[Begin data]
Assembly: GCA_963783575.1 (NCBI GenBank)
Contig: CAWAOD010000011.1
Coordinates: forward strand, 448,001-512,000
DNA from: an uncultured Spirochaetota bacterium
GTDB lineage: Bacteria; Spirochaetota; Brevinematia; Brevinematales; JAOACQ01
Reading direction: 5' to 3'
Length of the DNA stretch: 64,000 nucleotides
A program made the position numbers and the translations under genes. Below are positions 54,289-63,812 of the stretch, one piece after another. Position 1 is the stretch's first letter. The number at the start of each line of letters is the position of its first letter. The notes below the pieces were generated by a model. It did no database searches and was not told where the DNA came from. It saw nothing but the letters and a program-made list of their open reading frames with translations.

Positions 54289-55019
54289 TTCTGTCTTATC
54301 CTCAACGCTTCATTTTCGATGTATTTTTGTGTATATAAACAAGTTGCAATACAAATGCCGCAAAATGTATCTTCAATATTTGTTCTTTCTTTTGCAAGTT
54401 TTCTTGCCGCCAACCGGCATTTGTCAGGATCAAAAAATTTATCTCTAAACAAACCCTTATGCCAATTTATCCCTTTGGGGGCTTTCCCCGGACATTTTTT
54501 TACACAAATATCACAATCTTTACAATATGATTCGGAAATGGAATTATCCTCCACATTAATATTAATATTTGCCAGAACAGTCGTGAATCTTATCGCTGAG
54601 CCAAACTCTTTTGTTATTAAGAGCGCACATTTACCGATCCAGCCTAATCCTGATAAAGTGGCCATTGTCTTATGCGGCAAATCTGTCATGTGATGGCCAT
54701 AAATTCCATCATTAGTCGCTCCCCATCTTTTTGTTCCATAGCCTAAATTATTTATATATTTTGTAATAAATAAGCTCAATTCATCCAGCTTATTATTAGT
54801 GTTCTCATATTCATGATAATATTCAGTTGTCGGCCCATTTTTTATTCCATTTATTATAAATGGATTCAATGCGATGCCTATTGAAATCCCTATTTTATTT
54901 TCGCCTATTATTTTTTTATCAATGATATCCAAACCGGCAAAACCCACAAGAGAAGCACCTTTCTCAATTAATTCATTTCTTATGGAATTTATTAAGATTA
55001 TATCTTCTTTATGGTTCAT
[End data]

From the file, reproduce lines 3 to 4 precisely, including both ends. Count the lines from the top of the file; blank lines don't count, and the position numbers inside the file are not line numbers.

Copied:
Coordinates: forward strand, 448,001-512,000
DNA from: an uncultured Spirochaetota bacterium